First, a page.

Step 1 — Configure WordPress

In your browser, navigate to your Ajenti dashboard. I’ll navigate to and log into Ajenti.

  1. In the sidebar on the left, under Web section click Websites.
  2. There’s a section New Website. Under it, fill in the name of your website in the Name input field and click Create. The name can be anything you want.


  3. With the website added, click on the Manage button next to it.


  4. In the General section, under Website Files, rename the Path to anything you want, and click on SET, and after which click Create Directory. I’ll set my path to /srv/

    Now, in the General section of this page, uncheck Maintenance Mode and click Apply Changes at the bottom of the page.


  5. At the top navigation menu, go to the Domains tab, in the Domain section, click to Add to add your domain, and fill it into the input field (in my case ), and click the Apply Changes button.


  6. Now switch to the Advanced tab at the top of the page, and add the following content in the Custom Configuration field:
    # This order might seem weird - this is attempted to match last if rules below fail.
    location / {
        try_files $uri $uri/ /index.php?$args;
    # Add trailing slash to */wp-admin requests.
    rewrite /wp-admin$ $scheme://$host$uri/ permanent;
    # Directives to send expires headers and turn off 404 error logging.
    location ~* ^.+\.(ogg|ogv|svg|svgz|eot|otf|woff|mp4|ttf|rss|atom|jpg|jpeg|gif|png|ico|zip|tgz|gz|rar|bz2|doc|xls|exe|ppt|tar|mid|midi|wav|bmp|rtf)$ {
           access_log off; log_not_found off; expires max;
    location = /favicon.ico {
        log_not_found off;
        access_log off;
    location = /robots.txt {
        allow all;
        log_not_found off;
        access_log off;
    # Deny all attempts to access hidden files such as .htaccess, .htpasswd, .DS_Store (Mac).
    # Keep logging the requests to parse later (or to pass to firewall utilities such as fail2ban)
    location ~ /\. {
        deny all;
    # Deny access to any files with a .php extension in the uploads directory
    # Works in sub-directory installs and also in multisite network
    # Keep logging the requests to parse later (or to pass to firewall utilities such as fail2ban)
    location ~* /(?:uploads|files)/.*\.php$ {
        deny all;

    Then press the Apply Changes button.


  7. Now switch to the Content tab. In the dropdown menu select PHP 7.2 FastCGI and click Create. Click on the Advanced menu under PHP, and paste the following content in the Custom configuration field. NOTE: this is a different Custom configuration than the one before.
    try_files $uri =404;
    fastcgi_split_path_info ^(.+\.php)(/.+)$;

    Press the Apply Changes button when you’re done.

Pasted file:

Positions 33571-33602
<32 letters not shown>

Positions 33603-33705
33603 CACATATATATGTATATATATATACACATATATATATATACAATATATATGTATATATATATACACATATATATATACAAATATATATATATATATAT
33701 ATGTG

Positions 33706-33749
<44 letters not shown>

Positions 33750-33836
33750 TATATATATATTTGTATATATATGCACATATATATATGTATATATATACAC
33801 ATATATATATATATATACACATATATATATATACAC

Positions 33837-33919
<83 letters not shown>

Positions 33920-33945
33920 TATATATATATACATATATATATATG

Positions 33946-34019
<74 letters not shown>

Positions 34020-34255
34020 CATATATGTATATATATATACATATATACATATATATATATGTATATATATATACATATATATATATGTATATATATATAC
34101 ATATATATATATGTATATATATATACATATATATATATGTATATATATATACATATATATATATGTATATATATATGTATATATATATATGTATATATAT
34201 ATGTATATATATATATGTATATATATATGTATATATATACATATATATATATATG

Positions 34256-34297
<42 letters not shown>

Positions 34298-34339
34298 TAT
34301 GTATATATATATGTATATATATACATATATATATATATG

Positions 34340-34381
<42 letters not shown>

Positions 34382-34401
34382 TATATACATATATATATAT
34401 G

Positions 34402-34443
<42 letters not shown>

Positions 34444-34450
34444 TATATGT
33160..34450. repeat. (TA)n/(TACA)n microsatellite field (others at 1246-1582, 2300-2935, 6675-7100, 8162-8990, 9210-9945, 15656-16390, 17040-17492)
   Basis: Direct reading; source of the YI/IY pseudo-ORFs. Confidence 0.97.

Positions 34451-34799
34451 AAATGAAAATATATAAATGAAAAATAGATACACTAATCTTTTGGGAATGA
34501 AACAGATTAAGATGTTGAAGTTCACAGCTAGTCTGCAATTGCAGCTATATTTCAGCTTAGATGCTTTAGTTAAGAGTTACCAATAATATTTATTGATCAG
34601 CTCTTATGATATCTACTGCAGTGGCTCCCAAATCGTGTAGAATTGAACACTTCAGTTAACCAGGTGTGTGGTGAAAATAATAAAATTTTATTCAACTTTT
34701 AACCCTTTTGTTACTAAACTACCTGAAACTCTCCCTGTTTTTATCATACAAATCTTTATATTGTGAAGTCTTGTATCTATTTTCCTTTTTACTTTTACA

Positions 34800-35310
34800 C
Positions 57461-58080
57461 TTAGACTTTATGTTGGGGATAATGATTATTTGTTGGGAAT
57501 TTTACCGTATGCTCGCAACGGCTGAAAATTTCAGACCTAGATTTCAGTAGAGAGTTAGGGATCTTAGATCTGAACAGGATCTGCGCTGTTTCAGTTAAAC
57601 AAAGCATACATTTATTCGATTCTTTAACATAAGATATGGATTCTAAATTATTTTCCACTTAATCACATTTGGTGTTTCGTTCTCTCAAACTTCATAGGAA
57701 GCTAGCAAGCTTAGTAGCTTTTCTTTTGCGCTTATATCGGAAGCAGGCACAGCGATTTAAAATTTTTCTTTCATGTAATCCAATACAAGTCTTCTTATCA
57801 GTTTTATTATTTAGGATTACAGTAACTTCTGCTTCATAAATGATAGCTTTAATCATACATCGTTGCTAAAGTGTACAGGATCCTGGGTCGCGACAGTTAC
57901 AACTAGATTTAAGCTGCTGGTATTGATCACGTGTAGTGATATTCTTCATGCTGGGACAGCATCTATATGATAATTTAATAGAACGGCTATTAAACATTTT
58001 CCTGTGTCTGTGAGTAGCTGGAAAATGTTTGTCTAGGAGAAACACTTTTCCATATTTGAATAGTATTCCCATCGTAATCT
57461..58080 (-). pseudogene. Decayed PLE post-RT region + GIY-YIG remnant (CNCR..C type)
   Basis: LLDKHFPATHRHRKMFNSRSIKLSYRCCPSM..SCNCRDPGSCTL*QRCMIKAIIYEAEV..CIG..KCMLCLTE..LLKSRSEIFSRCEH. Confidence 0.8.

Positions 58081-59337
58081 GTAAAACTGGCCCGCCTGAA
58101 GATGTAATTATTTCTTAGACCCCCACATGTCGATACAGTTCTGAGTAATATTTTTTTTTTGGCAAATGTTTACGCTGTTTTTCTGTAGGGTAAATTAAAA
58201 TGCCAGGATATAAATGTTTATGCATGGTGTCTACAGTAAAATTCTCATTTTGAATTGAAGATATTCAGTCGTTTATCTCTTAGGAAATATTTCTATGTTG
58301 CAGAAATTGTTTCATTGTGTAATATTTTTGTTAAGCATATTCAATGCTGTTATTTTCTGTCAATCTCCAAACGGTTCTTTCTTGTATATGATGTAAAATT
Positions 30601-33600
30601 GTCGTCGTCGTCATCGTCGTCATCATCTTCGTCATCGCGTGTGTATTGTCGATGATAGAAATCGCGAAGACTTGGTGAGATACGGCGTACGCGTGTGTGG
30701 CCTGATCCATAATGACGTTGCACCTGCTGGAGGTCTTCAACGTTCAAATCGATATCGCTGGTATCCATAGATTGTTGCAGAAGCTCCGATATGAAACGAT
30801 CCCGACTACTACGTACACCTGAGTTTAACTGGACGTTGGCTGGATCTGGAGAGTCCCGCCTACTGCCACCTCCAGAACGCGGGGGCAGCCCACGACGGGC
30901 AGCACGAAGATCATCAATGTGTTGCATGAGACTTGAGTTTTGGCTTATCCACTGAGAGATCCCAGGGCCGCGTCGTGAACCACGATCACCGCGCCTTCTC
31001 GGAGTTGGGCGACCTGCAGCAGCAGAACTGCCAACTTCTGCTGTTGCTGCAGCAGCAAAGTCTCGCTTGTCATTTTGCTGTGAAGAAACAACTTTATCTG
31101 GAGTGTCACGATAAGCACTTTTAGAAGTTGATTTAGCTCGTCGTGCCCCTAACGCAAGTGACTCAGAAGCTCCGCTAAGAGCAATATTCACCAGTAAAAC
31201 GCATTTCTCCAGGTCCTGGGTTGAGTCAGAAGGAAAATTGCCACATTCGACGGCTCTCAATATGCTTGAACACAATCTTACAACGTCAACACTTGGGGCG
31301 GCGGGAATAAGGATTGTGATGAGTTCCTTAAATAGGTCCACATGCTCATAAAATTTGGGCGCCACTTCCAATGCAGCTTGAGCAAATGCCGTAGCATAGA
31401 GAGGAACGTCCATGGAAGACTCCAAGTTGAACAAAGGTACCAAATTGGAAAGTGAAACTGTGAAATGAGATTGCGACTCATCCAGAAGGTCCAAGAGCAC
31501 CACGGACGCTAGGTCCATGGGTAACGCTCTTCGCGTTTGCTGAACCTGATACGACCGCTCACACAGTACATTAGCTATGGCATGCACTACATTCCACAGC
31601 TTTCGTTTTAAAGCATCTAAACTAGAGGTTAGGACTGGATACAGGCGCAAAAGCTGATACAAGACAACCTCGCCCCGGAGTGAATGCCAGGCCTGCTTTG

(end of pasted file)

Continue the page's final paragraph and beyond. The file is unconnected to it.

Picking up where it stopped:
8. WordPress needs a database to add, manage and retrieve data. Browse to the MySQL tab. Under Databases write in the name of the database you want to create – in this example I’ll write database_name – after which click Create.

    WordPress will need a user to manage the database as. To create a MySQL User, under Users, give a Name and Password to your new user, then click Create. In this example we’ll use db_user and db_password. Remember them, because you’ll need them later.


    When you’re done, click on Apply Changes.

Step 2 — Download WordPress & Finishing Touches

Next we’ll have to download and unpack WordPress. To do this, first we’ll need to install zip utilities on the server.

Install it by first clicking on Tools > Terminal on the left sidebar.


After which, launch a new terminal session by clicking New and then on the black box that appears.

To install zip/unzip run the following line:

$ sudo apt install zip unzip


After the installation is complete, click the X next to Terminal 0 to close the terminal.

Now go back to Websites in the left sidebar, and click Manage next to the website you created. In the General tab, at the bottom you should see a section named Automatic Downloader that offers an input field. In the input field put and click Download and Unpack. A terminal should appear – just wait it out until the process it’s finished. If you see it’s finished but the terminal doesn’t disappear just close the Terminal 0 tab.

Next, in the left sidebar, navigate to File Manager and click on the srv folder, and then on your website’s folder (in this demo and then into wordpress. We want to move the content of the wordpress folder up one level.

When in the wordpress directory, select all the files and click on the Cut icon, move back up one level, into your website’s folder ( in my case ) and paste them by clicking the Paste button next to Cut.


Assuming that the WordPress files are now in your websites’ root folder, we can get to installing WordPress.

Step 3 — Installing WordPress in the Browser

Now browse to your domain in your browser ( in my case ). You’ll be greeted by the initial installation page where you can select your preferred language. Next click Continue and then Let's go!.

Add in your database details that you created earlier, in the next form. The details I created are database_name, db_user and db_password.

Yon change wp_ to a different prefix since it’s very commonly used, and it could improve security by changing it to something like myblog_ or whatever else you prefer.


After you click submit you’ll just have to fill in a few details regarding WordPress and set your login credentials, and then the installation should be done in a few seconds.


Well done. You’ve successfully installed Ajenti and Ajenti V on CentOS 7, added your first website and installed WordPress. Congratulations!